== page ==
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Journal of Classroom Interaction Vol. 46.1 2011

Journal of Classroom Interaction, ISSN 0749-4025. 2011, Vol 46.1, page 3

From the Guest Editors


In the United States, education that serves the public
good requires a qualified, competent and caring teacher in
every classroom. Although each of these individual dimensions has been shown to support student learning, we have
a limited understanding of how they interact to support students school experience.
This special issue examines two essential teaching dimensions in tandem: competence (specifically, classroom
management) and care (the quality of teacher-student interactions). It does so by presenting a sample of current research with the intention of inviting researchers and practitioners to consider several essential questions. First, how
do we define competent management and care? Second,
how do these dimensions function in classroom settings?
Answering these questions is important given the need to
understand how teachers simultaneously organize efficient
learning environments that meet curricular requirements
while establishing and maintaining positive, caring relationships with students.
Posing these essential questions reveals limitations in
how management and care are often viewed in the research
and teacher education literatures. For example, textbooks on
the topic often take a functional approach, suggesting how to
organize the classroom and how to write rules or emphasize
a behavioral approach by detailing how to create specific
interventions for individual students. Yet these same texts
fail to offer teachers information about the more complex
challenge of establishing interpersonal relationships with
students and how and why those relationships are essential
to learning. Further, researchers often assume that classroom management practices have a direct impact on student
behavior and that teacher-student relationships can be measured via observation. While earning valuable information,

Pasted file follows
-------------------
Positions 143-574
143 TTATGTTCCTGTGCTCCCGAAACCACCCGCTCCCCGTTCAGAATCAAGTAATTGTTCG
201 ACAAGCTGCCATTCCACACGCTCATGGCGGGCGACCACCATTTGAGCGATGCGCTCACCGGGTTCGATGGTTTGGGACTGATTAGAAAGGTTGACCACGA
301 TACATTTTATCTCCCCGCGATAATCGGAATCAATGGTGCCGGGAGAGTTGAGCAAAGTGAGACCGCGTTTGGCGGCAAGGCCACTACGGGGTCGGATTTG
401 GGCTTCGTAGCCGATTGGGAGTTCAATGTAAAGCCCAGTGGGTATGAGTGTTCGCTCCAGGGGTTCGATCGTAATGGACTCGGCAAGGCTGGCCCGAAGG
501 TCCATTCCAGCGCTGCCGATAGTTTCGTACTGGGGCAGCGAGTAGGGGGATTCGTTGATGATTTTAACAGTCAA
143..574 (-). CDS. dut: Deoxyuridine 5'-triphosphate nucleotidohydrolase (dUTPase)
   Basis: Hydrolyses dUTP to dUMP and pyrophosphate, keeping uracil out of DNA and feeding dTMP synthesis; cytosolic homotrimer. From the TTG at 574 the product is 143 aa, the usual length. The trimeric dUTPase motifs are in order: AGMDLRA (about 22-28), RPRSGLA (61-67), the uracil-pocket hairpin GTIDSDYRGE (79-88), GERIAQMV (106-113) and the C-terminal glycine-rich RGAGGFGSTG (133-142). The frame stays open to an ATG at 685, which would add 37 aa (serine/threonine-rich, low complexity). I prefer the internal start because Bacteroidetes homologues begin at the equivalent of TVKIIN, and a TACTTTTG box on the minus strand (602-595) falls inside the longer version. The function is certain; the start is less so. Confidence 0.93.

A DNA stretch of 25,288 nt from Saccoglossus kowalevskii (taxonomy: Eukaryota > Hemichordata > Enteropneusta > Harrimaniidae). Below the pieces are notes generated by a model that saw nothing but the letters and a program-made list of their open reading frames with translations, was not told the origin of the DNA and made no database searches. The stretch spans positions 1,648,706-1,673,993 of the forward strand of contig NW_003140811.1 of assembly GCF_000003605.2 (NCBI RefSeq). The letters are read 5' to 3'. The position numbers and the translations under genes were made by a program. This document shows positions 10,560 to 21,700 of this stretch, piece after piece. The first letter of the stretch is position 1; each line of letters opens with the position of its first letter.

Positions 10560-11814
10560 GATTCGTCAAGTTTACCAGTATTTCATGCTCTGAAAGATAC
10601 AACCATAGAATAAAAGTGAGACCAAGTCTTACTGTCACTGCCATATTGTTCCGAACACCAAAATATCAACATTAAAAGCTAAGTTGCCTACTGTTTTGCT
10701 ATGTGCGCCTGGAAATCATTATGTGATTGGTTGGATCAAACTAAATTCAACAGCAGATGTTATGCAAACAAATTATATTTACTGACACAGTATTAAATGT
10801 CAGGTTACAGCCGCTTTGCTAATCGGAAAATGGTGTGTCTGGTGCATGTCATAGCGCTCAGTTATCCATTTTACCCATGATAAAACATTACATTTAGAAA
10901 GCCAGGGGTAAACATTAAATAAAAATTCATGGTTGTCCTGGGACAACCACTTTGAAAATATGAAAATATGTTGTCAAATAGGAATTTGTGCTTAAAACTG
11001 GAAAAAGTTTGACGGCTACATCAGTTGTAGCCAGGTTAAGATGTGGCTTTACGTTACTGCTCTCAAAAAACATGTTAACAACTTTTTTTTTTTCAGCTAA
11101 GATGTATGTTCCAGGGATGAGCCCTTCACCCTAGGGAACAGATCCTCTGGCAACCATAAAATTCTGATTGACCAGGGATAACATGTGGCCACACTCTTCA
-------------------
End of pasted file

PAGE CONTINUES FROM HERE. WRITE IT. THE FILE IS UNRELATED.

these approaches overlook students active role in their own
learning.
In contrast to an often narrow, teacher-centered approach to classroom management, the literature on care is
broad and largely conceptual. Starting in the 1970s the literature offered a generalized definition of care and how it
helps an individual find his or her place in the world. Later
it offered more complex conceptions of the nature of the caring relationship, specifically as a reciprocal relationship or
a relationship marked by power used to benefit others. As
these definitions have evolved, so has the treatment of care
as a variable in classroom-based research. In many studies

Journal of Classroom Interaction Vol. 46.1 2011

it emerges as an outcome, yet in others it is treated as a process variable. These different treatments obscure our understanding of how care functions in classrooms for teachers
and students.
The time seems ripe for taking a configural approach
that unites behaviorist-driven models of classroom management with more humanistic examinations of the role caring
and interpersonal relationships play in classroom learning.
There are theoretical and empirical models for doing so. For
example, in the field of developmental psychology Baumrind advanced modern understanding of effective parenting